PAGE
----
Before the ANCs

Everyso often I see on other blogs commentary about the ANC system here in the District. Suggestions on how to improve them varies, but I wanted to share something, which may or may not add to the discussion. The ANC system came about after Home Rule in the 70s and are in line with the Ward system. Before Home Rule there were the civic (black) and the citizen (white) neighborhood associations that would advocate for city services.
I noticed, when poking around in early 20th century DC history, some associations’ borders kept changing or had proposed changes due to population changes or other reasons. In 1925 the North Washington merged with the North Capitol and Eckington Citizens Asssociations to become the North Capitol Society. The reason was the two groups tended to overlap and replicate each others work.
Even after the ANC system, there were changes in size and number. The system that was put in place in 1974-1976 does not look the same as the one we have today. So changes can be made, because they have been made.

How not to run a green campaign

I walked home from work, and found DDOE’s Green.DC trash strewn all on my street’s sidewalk. Little door hangers like you see pictured, weren’t even on the fence. They were on the ground in front of the gate like someone didn’t even try. Later, walking around the neighborhood, I saw more of these things on other fences, on doorsteps, on security door gates, but not on any actual doors, as the items are designed to go on. More than often I saw them on the sidewalk, in the gutter, in treeboxes and in the streets.
And to date this witnessing, I had a continuous soundtrack of Micheal Jackson music playing from various houses along my route, as the King of Pop had just died a few hours ago. I swear yesterday/this morning someone (can’t remember who, PoP?) blogged about the “Green” trash littering the neighborhoods and someone from the DC government saying that was a mistake and they’d clean it up.
Maybe I could suggest to DC Green to just stop. You stop now, and don’t distribute anymore at this moment, you’ve cut down on trash by prevention. Then I suggest oh, an hour or two in training distributors on the finer points of the door notice. Note that it is supposed to go on a door. Not a fence. Not a gate. But a door. More specifically, a door handle. A door handle is the thing people use to open a door. I recommend the guy who distributes the Chinese carryout, which managed to make it to my mailbox. Though not correct, better than the sidewalk in front of my house.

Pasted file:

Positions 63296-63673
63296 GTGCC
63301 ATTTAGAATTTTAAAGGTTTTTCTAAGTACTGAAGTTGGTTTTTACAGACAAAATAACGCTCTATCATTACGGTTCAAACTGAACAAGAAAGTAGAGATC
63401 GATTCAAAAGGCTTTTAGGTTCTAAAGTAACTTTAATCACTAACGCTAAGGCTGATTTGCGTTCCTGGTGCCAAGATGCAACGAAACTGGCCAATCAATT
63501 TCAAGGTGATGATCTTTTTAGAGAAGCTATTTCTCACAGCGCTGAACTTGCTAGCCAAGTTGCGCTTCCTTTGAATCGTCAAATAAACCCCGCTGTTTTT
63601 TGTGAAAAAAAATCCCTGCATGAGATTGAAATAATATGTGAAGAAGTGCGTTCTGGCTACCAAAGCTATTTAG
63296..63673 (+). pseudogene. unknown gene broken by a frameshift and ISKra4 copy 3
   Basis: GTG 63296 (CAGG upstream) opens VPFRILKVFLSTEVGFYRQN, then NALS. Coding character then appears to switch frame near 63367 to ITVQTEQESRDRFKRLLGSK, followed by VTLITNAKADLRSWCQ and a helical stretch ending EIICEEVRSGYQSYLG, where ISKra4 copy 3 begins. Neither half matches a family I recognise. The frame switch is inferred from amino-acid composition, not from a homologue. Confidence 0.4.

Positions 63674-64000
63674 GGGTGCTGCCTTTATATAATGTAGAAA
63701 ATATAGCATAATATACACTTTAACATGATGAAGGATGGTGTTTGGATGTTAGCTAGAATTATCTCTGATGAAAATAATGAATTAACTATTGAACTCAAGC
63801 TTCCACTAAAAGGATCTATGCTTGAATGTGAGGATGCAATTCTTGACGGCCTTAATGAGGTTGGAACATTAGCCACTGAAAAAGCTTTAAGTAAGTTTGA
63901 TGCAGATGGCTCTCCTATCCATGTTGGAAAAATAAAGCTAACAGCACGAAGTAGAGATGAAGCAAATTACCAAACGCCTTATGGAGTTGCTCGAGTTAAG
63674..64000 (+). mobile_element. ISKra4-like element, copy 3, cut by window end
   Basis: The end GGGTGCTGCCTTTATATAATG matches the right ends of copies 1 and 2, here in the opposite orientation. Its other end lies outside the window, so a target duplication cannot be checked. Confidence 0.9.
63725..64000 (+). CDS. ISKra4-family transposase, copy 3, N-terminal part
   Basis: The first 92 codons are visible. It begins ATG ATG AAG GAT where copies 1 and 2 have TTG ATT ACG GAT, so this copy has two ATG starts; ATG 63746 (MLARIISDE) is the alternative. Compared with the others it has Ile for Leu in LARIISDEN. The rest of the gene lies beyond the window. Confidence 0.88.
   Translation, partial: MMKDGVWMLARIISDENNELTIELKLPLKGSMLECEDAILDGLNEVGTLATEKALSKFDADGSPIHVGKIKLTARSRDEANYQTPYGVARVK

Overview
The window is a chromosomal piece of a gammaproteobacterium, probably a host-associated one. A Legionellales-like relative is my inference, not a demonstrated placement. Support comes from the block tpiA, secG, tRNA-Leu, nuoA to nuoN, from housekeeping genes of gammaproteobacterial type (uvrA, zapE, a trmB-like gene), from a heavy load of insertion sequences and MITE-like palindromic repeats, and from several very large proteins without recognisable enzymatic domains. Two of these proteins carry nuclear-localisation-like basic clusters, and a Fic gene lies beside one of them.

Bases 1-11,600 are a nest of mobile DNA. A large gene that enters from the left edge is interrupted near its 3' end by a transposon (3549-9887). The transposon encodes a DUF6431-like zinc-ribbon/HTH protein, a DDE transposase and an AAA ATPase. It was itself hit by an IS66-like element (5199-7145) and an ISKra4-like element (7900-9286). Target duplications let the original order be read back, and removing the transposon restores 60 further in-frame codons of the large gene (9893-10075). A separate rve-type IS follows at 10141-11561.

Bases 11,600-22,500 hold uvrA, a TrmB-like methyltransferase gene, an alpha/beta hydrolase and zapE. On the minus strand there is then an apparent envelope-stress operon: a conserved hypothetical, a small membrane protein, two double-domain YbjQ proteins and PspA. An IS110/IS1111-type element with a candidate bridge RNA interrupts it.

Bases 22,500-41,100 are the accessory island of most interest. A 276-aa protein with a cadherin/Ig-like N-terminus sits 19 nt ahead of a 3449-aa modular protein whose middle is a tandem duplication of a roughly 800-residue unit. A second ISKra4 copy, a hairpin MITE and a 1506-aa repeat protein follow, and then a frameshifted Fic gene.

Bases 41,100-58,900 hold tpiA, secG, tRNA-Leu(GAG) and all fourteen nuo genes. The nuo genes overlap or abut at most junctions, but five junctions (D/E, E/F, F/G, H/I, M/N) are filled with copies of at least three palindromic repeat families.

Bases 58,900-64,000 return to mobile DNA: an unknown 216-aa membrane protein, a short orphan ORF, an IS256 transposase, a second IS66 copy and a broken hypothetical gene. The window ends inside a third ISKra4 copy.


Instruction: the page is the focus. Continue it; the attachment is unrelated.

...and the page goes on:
Maybe the city can lead by example by not trashing my hood like a bunch of thuggy teenagers with a finished bag of Rap Snacks.


There is a fair amount of unhappiness on the Shaw Neighborhood Listserv. Part of me is a little detached as it’s over in Ward 2, Jack Evans Land, and I am over in Ward 5 (dang Ward system separating us from the rest of Shaw), so as a voter I don’t have Jack, I just got jack. But, Bundy is on the edge, close to the TC. I’ve not nothing useful to add but links.
DC Gov Responds on Bundy Parking Lot– from the BACA blog
One unhappy email on the Shaw Listserv, and a response from Jack Evans.

No surprise this happened as BACA had been surprised about the future use of the Cook School.

Dead cat

found in the rain, on the sidewalk at the corner of NJ and Q St on the Ward 2 side of the street, so don’t walk your dogs over there.

Yes, I called the city’s 311 number.
No, nobody answered because I found the tuxedo kitty after 4:30pm, when phone calls go straight to a machine.
Yes, I called animal control. They don’t do dead. I was told I should call DPW.
At this point, I gave up. I’ll file a report which someone will get to it when they get to it.